Further, the law on interpretation of a statute is settled- “Where wordings of a statute are absolutely clear and unambiguous, rule of literal construction is to be applied and recourse to other principles of interpretation is not required.[2] Only when literal construction results in some absurdity or anomaly, other principles of interpretation may be applied. In Drolia, the court did not clarify how the literal construction of the term “existence” would have led to an absurdity. Even otherwise, incontextual interpretation, each provision has to be construed in light of the whole statute. For instance, in this case, in adopting a contextual interpretation of the impugned provision, the SC took into consideration the objects and purposes of the statute. So, assuming but not conceding that contextual interpretation of Section 11(6A) was indeed required, the court should have adopted a construction which furthered the intention of the legislature in bringing about such a provision. Section 11(6A) was brought in by the legislature in response to a slew of judgements like SMS Tea, where the courts expanded the scope of judicial interference under a Section 11 application. Therefore, the legislature introduced a non-obstante clause stating, “notwithstanding any judgment, decree or order of any Court”, the court’s examination under a section 11 application must be limited only to the extent of examination of existence of an arbitration clause and nothing more. Notably, the 246th Law Commission Report had also observed that there was a need for curtailing the scope of judicial interference at a Section 11 stage “to situations where the Court/Judicial Authority finds that the arbitration agreement does not exist or is null and void.” Significantly, the legislature did not incorporate the terms “or is null and void” in section 11 (6A), thus only permitting judicial interference to the extent of examining the “existence of the arbitration agreement.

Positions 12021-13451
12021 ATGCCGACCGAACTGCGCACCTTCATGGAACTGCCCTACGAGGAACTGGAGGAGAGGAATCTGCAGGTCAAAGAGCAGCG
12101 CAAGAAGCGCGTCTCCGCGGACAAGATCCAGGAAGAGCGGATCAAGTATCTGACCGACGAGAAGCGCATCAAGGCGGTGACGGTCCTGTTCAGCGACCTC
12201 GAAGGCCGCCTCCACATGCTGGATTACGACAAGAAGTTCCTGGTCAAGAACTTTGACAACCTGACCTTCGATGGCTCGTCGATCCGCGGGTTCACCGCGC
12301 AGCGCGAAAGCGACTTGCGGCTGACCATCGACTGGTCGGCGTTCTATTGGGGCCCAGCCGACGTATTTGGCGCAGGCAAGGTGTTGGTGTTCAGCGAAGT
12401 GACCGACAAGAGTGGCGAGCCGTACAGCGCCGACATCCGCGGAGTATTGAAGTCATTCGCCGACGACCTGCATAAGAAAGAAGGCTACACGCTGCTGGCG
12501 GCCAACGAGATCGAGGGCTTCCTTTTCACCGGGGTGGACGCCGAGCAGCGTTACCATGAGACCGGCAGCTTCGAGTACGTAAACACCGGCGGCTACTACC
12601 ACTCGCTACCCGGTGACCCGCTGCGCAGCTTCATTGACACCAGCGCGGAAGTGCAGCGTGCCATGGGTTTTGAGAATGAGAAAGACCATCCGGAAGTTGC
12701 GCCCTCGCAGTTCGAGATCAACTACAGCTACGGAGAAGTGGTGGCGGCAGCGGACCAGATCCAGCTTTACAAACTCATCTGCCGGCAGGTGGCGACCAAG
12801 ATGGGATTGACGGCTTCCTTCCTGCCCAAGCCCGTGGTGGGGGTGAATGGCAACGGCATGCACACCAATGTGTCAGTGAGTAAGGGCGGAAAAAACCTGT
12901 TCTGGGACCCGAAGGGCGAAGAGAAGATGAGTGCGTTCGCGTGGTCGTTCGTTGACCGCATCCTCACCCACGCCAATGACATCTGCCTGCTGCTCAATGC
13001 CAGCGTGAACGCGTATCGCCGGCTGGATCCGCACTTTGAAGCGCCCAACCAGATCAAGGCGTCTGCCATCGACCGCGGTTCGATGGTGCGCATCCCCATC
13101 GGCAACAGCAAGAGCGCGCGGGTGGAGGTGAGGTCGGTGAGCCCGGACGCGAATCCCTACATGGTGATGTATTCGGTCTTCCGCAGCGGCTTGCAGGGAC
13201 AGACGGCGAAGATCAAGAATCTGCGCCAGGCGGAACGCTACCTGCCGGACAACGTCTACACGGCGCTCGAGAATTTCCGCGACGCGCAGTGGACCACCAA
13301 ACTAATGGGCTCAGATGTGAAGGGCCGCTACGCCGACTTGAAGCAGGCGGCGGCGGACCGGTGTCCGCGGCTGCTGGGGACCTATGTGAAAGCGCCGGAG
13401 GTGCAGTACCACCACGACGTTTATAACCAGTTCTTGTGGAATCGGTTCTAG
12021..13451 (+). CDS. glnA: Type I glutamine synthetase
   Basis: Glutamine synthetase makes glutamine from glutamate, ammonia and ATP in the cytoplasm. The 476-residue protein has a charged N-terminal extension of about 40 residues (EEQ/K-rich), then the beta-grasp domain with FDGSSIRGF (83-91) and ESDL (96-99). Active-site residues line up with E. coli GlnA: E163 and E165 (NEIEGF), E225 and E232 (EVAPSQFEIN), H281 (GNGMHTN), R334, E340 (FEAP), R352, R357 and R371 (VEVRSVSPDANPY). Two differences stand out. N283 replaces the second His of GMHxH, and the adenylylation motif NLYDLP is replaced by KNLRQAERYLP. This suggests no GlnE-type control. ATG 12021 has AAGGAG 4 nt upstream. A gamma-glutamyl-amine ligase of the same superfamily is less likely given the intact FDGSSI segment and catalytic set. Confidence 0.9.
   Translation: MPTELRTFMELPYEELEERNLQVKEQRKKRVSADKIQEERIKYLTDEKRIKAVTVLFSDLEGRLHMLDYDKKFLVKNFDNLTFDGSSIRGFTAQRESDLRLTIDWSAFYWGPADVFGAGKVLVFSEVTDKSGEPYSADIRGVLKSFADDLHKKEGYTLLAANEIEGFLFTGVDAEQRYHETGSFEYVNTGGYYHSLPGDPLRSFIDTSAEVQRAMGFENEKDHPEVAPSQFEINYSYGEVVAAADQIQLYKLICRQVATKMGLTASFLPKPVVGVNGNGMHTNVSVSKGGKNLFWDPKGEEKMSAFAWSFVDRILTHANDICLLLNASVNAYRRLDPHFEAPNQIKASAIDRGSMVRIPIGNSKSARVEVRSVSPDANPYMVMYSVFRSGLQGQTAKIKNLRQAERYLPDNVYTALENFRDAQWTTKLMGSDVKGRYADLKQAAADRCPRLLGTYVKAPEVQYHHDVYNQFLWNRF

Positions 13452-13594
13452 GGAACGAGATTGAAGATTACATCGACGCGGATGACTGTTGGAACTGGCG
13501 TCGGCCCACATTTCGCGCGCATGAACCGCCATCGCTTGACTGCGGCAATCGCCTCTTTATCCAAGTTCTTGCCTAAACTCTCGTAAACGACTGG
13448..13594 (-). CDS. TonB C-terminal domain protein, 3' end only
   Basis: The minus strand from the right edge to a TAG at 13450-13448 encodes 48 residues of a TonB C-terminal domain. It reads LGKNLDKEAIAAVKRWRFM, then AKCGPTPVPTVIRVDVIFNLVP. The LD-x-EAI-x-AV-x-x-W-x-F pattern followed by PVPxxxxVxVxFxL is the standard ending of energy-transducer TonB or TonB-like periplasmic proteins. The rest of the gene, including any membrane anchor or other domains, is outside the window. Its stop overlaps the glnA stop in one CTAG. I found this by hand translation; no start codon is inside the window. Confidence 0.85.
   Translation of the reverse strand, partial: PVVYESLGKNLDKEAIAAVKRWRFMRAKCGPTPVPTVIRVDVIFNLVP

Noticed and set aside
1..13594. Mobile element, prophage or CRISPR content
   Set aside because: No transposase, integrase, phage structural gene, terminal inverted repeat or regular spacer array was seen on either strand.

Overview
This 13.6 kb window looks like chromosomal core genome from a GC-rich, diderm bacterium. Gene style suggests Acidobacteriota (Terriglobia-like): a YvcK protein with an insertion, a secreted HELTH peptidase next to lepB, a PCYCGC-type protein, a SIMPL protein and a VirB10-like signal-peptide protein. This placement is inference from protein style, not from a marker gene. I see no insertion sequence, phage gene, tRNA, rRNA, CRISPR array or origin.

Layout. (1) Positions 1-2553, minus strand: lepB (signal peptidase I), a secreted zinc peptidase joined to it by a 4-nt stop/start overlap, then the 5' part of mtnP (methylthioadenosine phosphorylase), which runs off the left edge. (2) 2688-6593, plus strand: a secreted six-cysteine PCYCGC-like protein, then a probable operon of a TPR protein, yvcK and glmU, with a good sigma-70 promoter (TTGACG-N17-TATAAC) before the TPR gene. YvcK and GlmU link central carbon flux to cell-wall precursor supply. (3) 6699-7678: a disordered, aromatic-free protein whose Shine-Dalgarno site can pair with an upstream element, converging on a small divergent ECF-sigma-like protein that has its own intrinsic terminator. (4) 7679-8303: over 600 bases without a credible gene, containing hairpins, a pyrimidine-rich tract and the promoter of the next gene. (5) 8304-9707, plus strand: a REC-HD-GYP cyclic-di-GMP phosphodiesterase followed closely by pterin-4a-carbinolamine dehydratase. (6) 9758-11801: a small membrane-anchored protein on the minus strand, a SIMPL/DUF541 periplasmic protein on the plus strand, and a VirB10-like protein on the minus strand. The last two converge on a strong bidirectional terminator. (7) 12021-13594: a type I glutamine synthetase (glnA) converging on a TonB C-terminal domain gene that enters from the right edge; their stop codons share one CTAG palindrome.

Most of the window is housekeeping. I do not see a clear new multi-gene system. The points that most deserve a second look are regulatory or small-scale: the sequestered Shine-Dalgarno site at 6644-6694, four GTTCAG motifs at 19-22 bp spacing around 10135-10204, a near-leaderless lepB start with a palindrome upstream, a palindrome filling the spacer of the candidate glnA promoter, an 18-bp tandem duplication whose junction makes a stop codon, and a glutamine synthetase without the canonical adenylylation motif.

It is thus no surprise that a 3-Judge bench of the SC in Mayavati Trading (P) Ltd. v. Praduyat observed that examination of the existence of an arbitration agreement under Section 11 had to be understood in the narrowest sense. In fact, this principle was reiterated in the case of In Re, where the SC observed that “Parliament intended to confine the jurisdiction of the courts at the pre-arbitral stage to as minimum a level as possible” (para 144). All this goes to show that the purpose behind introducing Section 11(6A) was to limit the scope of judicial interference under a Section 11 application. Therefore, a contextual interpretation should also have furthered this objective of the provision, which Drolia failed to do by expanding the scope of interference.